ing up things in a very few days.
In speaking ot the school
grounds he stated he was plan
ning on having them scientific
ally laid off by the Agricultural
College field department in le
tail so that the ground worh
could be done according to sys
tem. Tracts will be laid out for
gardening, parking, driveway1',
trees, shrubs, athletii' fields, etc.
Of course the actual work on the
grout. ds will not. he done at once,
but a plan will be secured so
thai as i he senooj board secures
the rnnivy for improving the
j premises work can be pushed
along in a definite manner so as
j not to be a waste of money.
J There are eight acres of land
in tne tract ot which the high
school makes part, and it will
make a very desirable property
for the farm development and
outside extension work which the
public schools all over the United
States are commencing to devel
op and make a prominent feature
Saturday s uregonian has an
item of railroad news that is of
great commercial importance to
Independence. That part of the
report bearing directly upon the
west side situation and there
by materially affecting In
dependence, reads as follows:
"Eugene, Or., Aug. 3 The cli
max of the summer's railroad ac
tivity is promised for next week,
when the Oregon Electric track
laying crews are expected to
reach the city and the graders
for Flagg & Standifur beg-in ac
tive work on the construction of
25 miles of electric roadway for
the Portland, Eugene & Eastern,
extending from Eugene to a
point a little north of Monroe, in
Benton county, thereby connect
ing Eugene and Corvallis with a
direct electric line.
L. K. Flagg, of the contracting
firm of Flagg & Standifur, left
Eugene today by automobile to
follow the line of the survey from
Eugene to Monroe, and expects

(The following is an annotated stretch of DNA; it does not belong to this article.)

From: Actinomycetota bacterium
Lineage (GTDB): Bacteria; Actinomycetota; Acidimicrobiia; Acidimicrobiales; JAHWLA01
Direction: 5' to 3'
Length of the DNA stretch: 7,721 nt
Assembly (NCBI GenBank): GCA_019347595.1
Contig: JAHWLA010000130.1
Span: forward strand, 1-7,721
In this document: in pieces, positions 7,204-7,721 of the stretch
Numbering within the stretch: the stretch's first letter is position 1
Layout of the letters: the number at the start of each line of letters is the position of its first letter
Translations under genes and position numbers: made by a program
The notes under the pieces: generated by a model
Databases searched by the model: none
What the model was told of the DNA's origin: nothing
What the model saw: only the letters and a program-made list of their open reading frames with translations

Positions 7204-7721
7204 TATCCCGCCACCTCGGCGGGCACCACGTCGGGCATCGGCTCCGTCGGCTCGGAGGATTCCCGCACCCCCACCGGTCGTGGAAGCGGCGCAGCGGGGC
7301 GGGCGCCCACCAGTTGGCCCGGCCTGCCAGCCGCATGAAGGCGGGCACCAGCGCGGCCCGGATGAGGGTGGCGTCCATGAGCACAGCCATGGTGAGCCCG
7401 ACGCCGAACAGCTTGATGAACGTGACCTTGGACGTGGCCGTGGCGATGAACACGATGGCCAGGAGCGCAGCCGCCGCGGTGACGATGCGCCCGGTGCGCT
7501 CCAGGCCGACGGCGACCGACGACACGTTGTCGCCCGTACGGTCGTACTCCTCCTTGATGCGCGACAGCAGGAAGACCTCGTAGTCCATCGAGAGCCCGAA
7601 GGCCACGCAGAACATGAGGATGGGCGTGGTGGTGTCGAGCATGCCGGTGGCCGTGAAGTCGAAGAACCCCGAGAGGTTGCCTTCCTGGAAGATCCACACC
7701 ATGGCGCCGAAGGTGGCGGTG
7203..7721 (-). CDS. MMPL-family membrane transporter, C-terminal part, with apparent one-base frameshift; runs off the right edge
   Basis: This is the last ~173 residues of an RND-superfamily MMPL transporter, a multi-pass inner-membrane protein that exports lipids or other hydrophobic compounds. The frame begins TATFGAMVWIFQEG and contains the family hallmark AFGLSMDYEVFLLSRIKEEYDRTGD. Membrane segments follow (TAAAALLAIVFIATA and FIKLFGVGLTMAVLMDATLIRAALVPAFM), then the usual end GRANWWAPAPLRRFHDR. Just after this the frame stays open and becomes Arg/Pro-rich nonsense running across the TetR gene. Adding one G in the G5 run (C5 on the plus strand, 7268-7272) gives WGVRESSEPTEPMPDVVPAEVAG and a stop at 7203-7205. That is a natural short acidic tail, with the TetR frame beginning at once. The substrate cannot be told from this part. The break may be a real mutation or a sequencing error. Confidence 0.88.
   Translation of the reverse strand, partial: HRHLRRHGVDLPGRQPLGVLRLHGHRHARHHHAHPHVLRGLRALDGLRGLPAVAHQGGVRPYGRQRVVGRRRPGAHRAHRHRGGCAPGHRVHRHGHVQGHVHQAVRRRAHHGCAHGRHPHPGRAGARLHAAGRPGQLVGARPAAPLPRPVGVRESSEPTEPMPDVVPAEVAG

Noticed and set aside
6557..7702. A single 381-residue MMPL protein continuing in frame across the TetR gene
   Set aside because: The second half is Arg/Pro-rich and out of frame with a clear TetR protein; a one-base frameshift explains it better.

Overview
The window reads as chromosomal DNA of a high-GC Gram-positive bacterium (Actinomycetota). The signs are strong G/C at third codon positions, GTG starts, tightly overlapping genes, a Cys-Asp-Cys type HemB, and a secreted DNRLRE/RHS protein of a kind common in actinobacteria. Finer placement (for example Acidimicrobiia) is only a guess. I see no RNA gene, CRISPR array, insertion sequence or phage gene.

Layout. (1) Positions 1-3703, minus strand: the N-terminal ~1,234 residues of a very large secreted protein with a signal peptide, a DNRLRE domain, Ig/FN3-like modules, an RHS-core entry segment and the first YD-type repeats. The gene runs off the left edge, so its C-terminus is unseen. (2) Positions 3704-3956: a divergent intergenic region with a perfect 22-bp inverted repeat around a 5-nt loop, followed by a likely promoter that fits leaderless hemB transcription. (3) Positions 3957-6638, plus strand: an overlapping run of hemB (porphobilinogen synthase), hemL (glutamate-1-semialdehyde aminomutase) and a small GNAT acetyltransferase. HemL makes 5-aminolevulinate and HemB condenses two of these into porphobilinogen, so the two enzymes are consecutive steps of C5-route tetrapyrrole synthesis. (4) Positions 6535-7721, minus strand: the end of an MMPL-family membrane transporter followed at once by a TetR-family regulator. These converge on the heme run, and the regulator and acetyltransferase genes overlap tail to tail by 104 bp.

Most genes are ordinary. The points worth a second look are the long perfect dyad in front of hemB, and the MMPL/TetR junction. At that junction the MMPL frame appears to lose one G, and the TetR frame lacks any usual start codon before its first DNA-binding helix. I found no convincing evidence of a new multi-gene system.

to have grading under way not
later than Monday of next week.
His firm, which was the lowest
of 12 bidders for the work, was
the only one to agree to complete
the contract within 60 days the
church renovated and remodeled.
C. W. Purvine has the contract
for the work. The building has
been raised and new porches are
to be built to it, new windows
placed, the building shingied,
and floors taken up and rebuilt.
The property when completed
will be one of the most attractive
buildings in town. The porches
are to be seven feet wide and 20
feet long, one the full length on
the east and the other on the
west side of the building. When
completed the building will have
the appearance of a modern
Sam McKee, living a few miles
south of Independence, has his
fine new barn completed. The
barn is about 40 by 60 feet in di
mensions, and the painting of the
same was the finishing touch that
was put on this wek. The farm
mprovement is going on around
the city and every indication
looks toward better farms and
happier country people.
New Three Story Hotel
Sign of the Times
All flew Bulldinds Well
Built and Occupied. No
Calamity Howlers
In Evidence
M. J. R. Coffee sells better than
any other-Why? Ask Fluke
Several Hop Men Have Systems
Established In Yards
Carmichael's, Horst Bros.
and Others Have Fine
Systems Started
Harriman railroads.
But cne concern not connected
with the Harriman system re
mains in the building now. It
has orders to vacate at the end
of this month. Its present quar
ters will be taken by the Port
land, Eugene & Eastern, under
which name the Southern Pacif
ic's electric lines in Oregon will
be known and which now occu
pies almost the entire fourth floor
of the building.
Even after this change is made
the Wells-Fargo building will not
be large enough to coniain all
the Harriman offices. Some de
partments now find room in the!
Fenton building across the street. '
Eggs go as far as cash fur gro
eries at Fluke & Johnsons.
Peter fwn-e, the prohibition
candidate for county judge.came
into the office the other day
toting a big blackberry vine and
on it was a couple of bunches of
as delicious blackberries as we
ever saw. I did not get but one
of them as my wife is very fond !
of this kind of fruit and hid them
from me. The Bample I had was
the best we have tried this year.
They were the Lawton berry and